Tuesday, 28 June 2016

My Dad's Workshop

A few weeks ago I had a chance to spend some time in my dad's workshop. He passed away a year and a half ago and his workshop remains a very dear place to me. As I was looking through old bins and drawers, I found many containers filled with "stuff". My dad never wasted anything and always found creative ways to reuse old things. As I sat there surrounded by bits of metal, wood and glass, I wondered was he saving all of this for me?! :)

This rustic piece is made from some of the beautiful pieces of metal that I found. It is mounted on a old piece of plywood that I painted with acrylics and hangs from a piece of barbed wire.

Saturday, 25 June 2016

Gifts from Southern Ontario

A few years ago, while camping in British Columbia, we came across an old logging site that had sheets of birch bark lying on the ground. I gathered many pieces that day, even though I had no idea what I was going to do with them. A few days later I was sitting in the campground with nothing to do, so I picked up a piece of bark and some watercolors and started painting. I loved it! I spent the next year making mini birch bark paintings and mounting them on pallet wood. Here are some of my favorites.


Last fall I started painting larger pieces, thanks to a friend who gave me a pile of birch bark that she gathered on her holidays in BC.

While there are many birch trees in Calgary, it's a rare thing to find birch bark lying on the ground. Occasionally a neighbor cuts down their weeping birch and we salvage the stumps but the bark doesn't always come off easily. So you can imagine how happy I was to find all this bark last week in Southern Ontario. It came from very old decomposing trees. Some of the pieces are huge so we shipped them back in large bins on Greyhound. I can't wait to start painting and experimenting with berry and coffee inks. We also plan to use a few pieces to make book covers for our art journals. Thank you eastern deciduous forest.

Tuesday, 21 June 2016

Art and Ecological Consciousness

I've been thinking a lot about what inspires me to create and what materials I like working with and how this continues to evolve. I want each piece that I make to be unique, beautiful and reflect my ecological conscience. Lately, I've enjoyed making my own tools from the landscape. It's very satisfying to grind rocks to make pigment for paint, gather feathers and sticks to draw with and make ink from the berries in my garden. Through this process, I also feel more connected to this place that I call home.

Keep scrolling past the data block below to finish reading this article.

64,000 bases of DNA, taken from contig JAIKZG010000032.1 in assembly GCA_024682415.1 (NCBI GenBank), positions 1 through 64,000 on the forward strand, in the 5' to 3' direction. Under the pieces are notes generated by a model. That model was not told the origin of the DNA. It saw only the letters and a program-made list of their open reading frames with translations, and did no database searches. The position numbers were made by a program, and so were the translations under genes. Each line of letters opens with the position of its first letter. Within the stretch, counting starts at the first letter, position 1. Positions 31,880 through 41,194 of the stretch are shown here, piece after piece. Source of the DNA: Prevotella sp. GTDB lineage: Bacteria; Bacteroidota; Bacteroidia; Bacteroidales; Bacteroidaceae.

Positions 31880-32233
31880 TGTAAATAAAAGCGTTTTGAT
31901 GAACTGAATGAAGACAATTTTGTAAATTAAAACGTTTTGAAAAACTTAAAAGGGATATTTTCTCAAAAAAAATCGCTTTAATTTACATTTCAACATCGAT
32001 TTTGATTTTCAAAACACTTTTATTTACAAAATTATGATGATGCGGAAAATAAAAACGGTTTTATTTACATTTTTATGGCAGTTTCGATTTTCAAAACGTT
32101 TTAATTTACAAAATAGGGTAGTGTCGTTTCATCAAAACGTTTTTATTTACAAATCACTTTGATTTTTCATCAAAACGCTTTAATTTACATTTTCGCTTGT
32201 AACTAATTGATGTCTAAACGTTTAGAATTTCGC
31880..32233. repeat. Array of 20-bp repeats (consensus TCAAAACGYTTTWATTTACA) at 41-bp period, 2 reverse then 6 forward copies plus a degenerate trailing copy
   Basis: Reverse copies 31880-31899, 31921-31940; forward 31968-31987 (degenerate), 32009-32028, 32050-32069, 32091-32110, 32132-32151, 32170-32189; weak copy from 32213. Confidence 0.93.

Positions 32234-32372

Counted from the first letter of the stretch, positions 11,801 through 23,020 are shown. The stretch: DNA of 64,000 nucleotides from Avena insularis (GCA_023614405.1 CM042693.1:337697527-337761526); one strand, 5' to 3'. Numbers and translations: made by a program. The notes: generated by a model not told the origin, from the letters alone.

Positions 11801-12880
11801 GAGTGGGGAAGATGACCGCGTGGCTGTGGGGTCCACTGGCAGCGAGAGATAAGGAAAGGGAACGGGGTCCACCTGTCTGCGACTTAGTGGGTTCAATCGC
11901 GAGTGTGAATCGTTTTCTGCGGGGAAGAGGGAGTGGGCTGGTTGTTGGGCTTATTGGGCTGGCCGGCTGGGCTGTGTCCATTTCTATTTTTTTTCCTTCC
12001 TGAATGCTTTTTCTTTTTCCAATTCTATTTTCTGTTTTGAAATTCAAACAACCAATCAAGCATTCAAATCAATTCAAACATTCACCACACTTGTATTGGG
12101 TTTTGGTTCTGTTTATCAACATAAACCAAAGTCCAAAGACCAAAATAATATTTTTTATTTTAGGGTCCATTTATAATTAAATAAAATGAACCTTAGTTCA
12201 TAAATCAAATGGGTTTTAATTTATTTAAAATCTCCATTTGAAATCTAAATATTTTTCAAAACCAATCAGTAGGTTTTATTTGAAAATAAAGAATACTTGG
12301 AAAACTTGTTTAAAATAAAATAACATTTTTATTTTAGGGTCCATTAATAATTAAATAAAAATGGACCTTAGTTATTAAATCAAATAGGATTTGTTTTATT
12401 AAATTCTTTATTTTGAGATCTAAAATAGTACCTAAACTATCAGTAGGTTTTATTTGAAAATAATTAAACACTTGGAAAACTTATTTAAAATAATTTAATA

At the same time, I love working with wood. It's the process of salvaging wood from the forest and reclaiming discarded wood that excites me. I enjoy the hunt and the surprise of what lies beneath the bark or the dirt. I also like that my art doesn't mean that more trees are being cut down. 

Since I got back from my trip to Winnipeg I've been inspired to use old bits of metal in my art. The Rusty Tree is an expression of my love for the natural world and the importance of reducing our consumption of raw materials and reusing what we have. Other than the acrylic paint and water-based ink, everything in this piece has been reclaimed. The barbed wire was found hanging out of a tree in the mountains by my son, the wooden planks came from an old patio chair that my neighbor was throwing away, the paper was taken from the reuse pile in my studio and the pieces of metal came from my father in law's stash. 

Monday, 6 June 2016

Making Tools From the Landscape: Pigments and Paints

We made paint today from mineral pigments and it was just as great as I imagined it would be. My sons discovered over the weekend that sedimentary rocks were the easiest to crush with a hammer and then grind into a powder with a mortar and pedestal, so when we got to the creek this morning we searched for colorful sedimentary rocks. Here's what the process looked like. 

Paul testing different rocks 

 Smashing and grinding rocks beside the creek

Some of the pigments we made

Getting ready to add our binders - spit or egg whites. The boys loved this part.

Here are the paintings that we made. 





We are loving this journey into the world of making our own tools from the landscape. More to come:)

Saturday, 4 June 2016

Making Tools from the Landscape: Quill Pens, Berry Ink and Clay Pots

It's been a great day. I biked down to the water with Paul this morning and he found clay! We were giddy and instantly started making clay pots for our inks and paints. It wasn't long before we had a bunch drying in the sun. But how were we going to get them home? We had our bikes! We asked my husband if he wouldn't mind swinging by with a box to carry them home. Our pots spent the rest of the day drying in the sun in our garden. The larger ones have a few crack but the smaller pots are looking great. 

Paul gathering clay

Our pots drying in the sun

Drying in our garden

While we were watching our pots dry on the beach we gathered two feathers to make quill pens. I've had lots lot of fun using the pens that we made from sticks and I was excited to make and use a quill pen. I also thought it would be fun to add another color of ink so I dug around in our freezer and found some blackcurrents from last summer. I filled a dish and let them thaw in the sun. The juice that was left was a deep, beautiful red. 

My next step was to make the quill pens so I grabbed Nick Neddo's  book and followed his instructions. I'm super happy with how it all turned out.  

Getting ready to make quill pens

Using the pens with the coffee and berry inks

My ink art